And then he stepped into the late-afternoon sunlight and for the first time she really saw him. Her eyes widened. Her heart began to hammer in her chest.
A butler? Was she crazy? He was the most magnificent specimen of manhood she'd ever seen.
Tall, dark and handsome didn't begin to describe him. Certainly he was tall, several inches taller than her five-feet-ten, a fact that instantly irritated her beyond all proportion. His hair was black, his eyes dark as volcanic rock, and for a moment, her imagination working overtime, she saw him as a man who would trail devastation in his wake and bring her only sorrow.
Oh, stop it, Devon! Dozens of men have black hair and dark eyes. Get a grip.
As for handsome, his features were too strong, too infused with sheer male energy, for the word to have much meaning. He was handsome in the same way a polar bear was handsome, she thought. Take one look and run for your life.
Adding to her unease, his expensively tailored tuxedo and crisp white shirt - civilized and sophisticated attire - made him look dangerous rather than civilized, untamed rather than sophisticated. Certainly they did nothing to disguise his breadth of shoulder and depth of chest, his flat belly and lean hips.
He had a beautiful body. Lots of men had great bodies. But this man exuded male magnetism through his very pores. What woman worthy of the name could resist him?
This one, she thought frantically. Me. What on earth was going on here? She made it a policy never to be affected by a man's looks or sexual charisma, a policy that had served her well over the years. Kept her from making mistakes like the ones her mother had made. So why was she now slavering over the man in the doorway? Who was, moreover, making her even later for the wedding.
Okay, Devon, calm down, she told herself. You're exhausted and wired all at the same time, you'd rather be in the Kalahari Desert than attending a wedding at "The Oaks," and your imagination's gone on a rampage. A man trailing devastation? Come off it! Sure, his face is much too roughly molded to be called handsome, far too tough and full of determination to be dismissed by any label as facile as playboy. Who cares?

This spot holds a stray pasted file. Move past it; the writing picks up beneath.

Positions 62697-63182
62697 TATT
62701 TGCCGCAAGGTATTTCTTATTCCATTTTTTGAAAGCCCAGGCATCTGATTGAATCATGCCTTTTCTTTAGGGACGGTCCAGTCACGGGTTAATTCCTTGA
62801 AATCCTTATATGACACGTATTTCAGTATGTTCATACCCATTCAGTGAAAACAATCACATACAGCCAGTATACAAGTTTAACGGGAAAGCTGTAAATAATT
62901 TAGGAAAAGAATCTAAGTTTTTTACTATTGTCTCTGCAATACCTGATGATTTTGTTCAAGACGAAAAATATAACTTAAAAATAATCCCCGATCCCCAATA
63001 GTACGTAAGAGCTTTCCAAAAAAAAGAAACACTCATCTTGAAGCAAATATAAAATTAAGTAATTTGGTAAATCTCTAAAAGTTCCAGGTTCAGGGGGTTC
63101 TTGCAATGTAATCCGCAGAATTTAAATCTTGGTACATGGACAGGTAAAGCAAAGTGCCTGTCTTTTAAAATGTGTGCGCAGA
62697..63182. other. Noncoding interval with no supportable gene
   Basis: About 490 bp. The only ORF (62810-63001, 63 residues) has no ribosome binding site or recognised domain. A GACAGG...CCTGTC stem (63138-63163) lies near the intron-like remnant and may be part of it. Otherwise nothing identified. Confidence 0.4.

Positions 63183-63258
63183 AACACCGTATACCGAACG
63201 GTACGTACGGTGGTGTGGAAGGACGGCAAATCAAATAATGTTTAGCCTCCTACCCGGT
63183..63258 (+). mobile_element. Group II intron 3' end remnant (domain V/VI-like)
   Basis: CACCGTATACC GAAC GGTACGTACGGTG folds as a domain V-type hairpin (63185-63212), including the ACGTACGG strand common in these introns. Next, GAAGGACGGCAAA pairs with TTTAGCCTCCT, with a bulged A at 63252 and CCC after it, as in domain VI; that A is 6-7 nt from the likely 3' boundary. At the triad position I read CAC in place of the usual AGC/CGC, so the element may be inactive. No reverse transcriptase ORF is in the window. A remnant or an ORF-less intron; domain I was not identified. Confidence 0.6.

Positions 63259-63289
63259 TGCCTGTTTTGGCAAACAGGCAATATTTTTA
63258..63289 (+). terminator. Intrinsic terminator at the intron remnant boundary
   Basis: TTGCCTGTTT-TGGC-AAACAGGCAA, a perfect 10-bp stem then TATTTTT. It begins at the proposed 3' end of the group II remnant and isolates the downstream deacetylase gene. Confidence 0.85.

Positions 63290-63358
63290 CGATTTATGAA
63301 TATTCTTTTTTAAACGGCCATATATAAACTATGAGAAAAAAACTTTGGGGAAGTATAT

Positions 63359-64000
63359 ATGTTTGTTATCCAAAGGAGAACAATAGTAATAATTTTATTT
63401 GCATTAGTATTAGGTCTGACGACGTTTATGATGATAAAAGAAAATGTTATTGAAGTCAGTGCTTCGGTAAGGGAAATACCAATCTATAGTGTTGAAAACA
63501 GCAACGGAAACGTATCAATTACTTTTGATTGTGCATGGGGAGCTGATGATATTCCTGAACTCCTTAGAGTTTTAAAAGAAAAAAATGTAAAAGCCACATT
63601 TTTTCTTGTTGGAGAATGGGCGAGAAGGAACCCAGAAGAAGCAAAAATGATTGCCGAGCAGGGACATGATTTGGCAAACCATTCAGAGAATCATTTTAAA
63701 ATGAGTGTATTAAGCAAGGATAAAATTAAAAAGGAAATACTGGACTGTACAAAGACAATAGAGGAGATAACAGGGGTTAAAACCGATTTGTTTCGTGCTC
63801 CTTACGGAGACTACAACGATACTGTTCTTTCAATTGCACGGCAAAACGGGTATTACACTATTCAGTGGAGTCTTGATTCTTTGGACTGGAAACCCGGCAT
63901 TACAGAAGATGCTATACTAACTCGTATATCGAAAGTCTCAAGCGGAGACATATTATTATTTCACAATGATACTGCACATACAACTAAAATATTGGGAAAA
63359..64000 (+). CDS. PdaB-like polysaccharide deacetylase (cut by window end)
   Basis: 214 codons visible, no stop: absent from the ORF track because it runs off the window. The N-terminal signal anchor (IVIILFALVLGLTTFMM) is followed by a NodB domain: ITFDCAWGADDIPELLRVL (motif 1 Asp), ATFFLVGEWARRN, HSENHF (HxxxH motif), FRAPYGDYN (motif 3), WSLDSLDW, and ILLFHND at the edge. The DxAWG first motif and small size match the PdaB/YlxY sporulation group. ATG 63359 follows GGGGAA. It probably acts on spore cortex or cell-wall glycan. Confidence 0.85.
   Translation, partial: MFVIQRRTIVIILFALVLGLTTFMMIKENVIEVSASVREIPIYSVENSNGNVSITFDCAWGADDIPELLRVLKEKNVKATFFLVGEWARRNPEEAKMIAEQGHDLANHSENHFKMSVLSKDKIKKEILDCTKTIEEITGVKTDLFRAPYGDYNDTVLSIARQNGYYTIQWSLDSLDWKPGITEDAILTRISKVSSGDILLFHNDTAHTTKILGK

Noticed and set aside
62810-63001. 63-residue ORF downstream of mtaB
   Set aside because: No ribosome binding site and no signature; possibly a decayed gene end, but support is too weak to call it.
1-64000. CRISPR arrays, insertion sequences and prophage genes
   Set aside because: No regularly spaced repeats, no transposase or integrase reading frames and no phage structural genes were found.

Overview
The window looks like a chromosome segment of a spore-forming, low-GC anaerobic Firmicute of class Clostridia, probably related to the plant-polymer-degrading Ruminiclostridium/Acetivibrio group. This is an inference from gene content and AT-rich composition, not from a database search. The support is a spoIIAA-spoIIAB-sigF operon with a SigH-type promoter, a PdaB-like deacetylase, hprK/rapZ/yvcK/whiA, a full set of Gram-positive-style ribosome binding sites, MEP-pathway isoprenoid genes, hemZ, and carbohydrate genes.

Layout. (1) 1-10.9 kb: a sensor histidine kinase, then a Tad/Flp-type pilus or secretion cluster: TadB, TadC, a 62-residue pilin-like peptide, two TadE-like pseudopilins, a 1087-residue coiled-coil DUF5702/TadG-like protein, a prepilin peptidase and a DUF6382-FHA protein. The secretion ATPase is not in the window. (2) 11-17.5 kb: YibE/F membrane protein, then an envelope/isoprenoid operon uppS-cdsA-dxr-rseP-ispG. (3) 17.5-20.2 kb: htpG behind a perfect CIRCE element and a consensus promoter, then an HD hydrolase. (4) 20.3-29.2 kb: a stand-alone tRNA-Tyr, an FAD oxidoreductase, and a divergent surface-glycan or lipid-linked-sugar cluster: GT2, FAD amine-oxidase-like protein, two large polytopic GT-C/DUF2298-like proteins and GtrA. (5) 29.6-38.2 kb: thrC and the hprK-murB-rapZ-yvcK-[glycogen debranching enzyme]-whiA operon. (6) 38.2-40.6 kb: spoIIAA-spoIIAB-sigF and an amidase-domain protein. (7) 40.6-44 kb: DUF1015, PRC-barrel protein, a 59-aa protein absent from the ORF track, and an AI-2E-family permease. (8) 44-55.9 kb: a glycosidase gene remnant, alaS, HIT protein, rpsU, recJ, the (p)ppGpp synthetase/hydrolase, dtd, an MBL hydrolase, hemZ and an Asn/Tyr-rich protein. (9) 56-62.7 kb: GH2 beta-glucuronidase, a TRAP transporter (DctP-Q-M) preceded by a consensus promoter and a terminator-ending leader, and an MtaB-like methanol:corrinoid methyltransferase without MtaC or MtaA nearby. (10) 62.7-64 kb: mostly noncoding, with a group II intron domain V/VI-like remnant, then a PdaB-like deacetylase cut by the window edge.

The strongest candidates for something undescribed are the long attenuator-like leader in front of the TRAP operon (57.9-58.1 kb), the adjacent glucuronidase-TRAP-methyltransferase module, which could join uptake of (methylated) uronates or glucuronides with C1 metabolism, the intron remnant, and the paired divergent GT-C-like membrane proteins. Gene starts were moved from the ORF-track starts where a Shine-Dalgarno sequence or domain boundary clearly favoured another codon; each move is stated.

I don't. But she was certain of one thing. Certain in her bones. The man standing by the glossy green front door was the intimidating Jared Holt. Considerably less inclined to blame her mother for being afraid of him, Devon finally found her voice. "And who might you be?" she asked coolly.
Ignoring her question, he said in a deep baritone as smooth as expensive brandy, "I was hoping you wouldn't turn up at all. So this fiasco of a wedding might at least be postponed."
"Too bad," Devon said. "I'm here." Proud of how normal she sounded, she kept to herself the fact that she too thought of the fast-approaching nuptials as a fiasco. "I presume you're Jared Holt?"
He nodded, making no attempt to shake hands. "You're not at all what I was expecting - your mother keeps raving on about how beautiful you are."
"Dear me," Devon said, "you really don't want my mother and me in the family, do you?"
"You got that right."
"Any more than I want you and your father in mine."
His jaw hardened; it was an extremely determined jaw. "So why didn't you miss your plane from Yemen, Miss Fraser? I don't think your mother would have gone through with the ceremony if you weren't here. You could have scotched the whole thing. At least temporarily."
"Unfortunately," Devon said with icy precision, "I don't see my role in life as my mother's keeper. She may well be intent on making another ill-judged marriage. But she's also over the age of consent. As is your father."
"So you've got claws. How interesting. They don't go with the outfit." And in another of those scathing glances he took in her rumpled linen suit and loose-fitting blouse.
Excerpted from Jared's Love-Child by Sandra Field
Copyright © 2002 by Harlequin Enterprises Limited
Excerpted by permission. All rights reserved. No part of this excerpt may be reproduced or reprinted without permission in writing from the publisher.
Posted February 12, 2011